Many countries have decoupled economic growth from CO₂ emissions, even if we take offshored production into account

Historically, CO2 emissions have been strongly correlated with how much money we have. This is particularly true at low-to-middle incomes. The richer we are, the more CO2 we emit. This is because we use more energy – which often comes from burning fossil fuels. 

But this relationship no longer holds true at higher incomes. Many countries have managed to achieve economic growth while reducing emissions. They have decoupled the two.

Take the UK as an example. It is shown in the chart. This chart shows the change in GDP and annual CO2 emissions per capita since 1990. We see that the UK’s GDP has increased a lot over the last 30 years, while its emissions have fallen. You can also see the data without per capita adjustments.

It’s not just the UK. Many other countries have achieved this decoupling. Using the “Change country” button on the chart, you can see this for yourself. France, Germany, Sweden, Finland, Denmark, Italy, Czechia and Romania are some examples of countries where we see this.

More countries have managed to decouple more recently. Emissions in the US, for example, increased substantially in the 1990s. This means that its emissions today are still higher than in 1990. But if we look at the change since 2000 [you can do this by adjusting the time-slider on the bottom of the chart] we see a large drop in emissions alongside a rise in GDP. It’s only over the last 20 years that this decoupling has started to happen.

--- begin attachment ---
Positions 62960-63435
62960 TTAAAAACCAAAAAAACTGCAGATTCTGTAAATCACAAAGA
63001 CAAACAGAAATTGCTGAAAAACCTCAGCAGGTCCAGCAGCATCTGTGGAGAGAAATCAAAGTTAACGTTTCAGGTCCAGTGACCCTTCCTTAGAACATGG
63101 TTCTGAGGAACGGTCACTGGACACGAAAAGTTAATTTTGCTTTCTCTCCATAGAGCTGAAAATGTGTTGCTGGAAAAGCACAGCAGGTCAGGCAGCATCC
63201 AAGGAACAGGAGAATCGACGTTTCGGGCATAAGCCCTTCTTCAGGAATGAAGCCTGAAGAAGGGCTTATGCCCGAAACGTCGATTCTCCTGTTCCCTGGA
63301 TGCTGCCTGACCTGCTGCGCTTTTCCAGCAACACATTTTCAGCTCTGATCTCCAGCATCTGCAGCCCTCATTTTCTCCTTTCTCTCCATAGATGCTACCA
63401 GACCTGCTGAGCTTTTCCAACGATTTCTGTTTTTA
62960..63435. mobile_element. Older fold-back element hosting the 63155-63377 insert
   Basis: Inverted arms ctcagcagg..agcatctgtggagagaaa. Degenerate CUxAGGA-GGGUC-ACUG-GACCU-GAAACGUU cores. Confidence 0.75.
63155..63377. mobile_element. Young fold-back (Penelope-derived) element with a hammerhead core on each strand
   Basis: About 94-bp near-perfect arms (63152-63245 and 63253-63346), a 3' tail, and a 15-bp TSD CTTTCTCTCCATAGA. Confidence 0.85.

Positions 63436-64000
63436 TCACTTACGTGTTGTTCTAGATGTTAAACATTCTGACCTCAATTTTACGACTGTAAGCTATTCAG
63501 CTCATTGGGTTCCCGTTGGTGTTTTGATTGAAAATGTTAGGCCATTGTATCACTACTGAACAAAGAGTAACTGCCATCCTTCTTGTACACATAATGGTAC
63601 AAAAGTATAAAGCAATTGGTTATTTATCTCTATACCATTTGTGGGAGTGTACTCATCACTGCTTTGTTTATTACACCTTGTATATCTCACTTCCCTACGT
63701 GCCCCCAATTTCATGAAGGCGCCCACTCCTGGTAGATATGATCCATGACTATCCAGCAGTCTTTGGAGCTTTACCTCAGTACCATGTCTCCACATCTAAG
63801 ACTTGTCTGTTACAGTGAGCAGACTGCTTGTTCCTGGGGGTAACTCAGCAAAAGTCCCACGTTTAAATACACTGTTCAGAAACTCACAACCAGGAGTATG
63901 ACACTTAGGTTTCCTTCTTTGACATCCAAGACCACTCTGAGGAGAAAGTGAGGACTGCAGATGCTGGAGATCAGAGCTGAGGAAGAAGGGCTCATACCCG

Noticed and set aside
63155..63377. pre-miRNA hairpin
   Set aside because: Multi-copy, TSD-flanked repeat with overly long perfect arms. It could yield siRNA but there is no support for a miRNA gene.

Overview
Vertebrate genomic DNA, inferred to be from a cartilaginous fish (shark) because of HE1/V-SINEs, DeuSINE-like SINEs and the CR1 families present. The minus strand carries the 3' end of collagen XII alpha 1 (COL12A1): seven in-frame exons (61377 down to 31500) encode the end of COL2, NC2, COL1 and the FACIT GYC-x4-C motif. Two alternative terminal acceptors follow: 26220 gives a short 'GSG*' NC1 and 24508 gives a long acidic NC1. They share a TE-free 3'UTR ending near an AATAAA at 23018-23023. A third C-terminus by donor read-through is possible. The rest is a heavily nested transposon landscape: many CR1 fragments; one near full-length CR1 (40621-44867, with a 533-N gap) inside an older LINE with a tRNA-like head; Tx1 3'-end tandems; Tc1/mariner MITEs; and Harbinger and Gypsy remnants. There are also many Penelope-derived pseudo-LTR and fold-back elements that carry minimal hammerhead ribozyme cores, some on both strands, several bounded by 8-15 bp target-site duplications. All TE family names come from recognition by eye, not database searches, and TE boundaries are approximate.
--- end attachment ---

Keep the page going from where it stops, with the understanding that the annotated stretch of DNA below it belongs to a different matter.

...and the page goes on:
There are two key reasons why emissions have fallen in these countries. First, some countries have managed to decouple energy use and economic growth. GDP has increased while total energy use has remained flat, or even fallen. But the second is the most important: countries are replacing fossil fuels with low-carbon energy. We can produce more energy, without the emissions that used to come with it.

It would be wrong to assume that this reduction in emissions in rich countries was only achieved by offshoring production overseas – by transferring emissions to manufacturing economies such as China and India. In the chart we see that consumption-based emissions – which adjust for emissions from goods that are imported or exported – have also fallen. Some emissions have been exported overseas, but this is not the only driver of this decline.

These countries show that economic growth is not incompatible with reducing emissions.

A key question is whether we can decarbonize fast enough, and across more countries. The continued decline in the cost of low-carbon technologies makes this acceleration more realistic every day.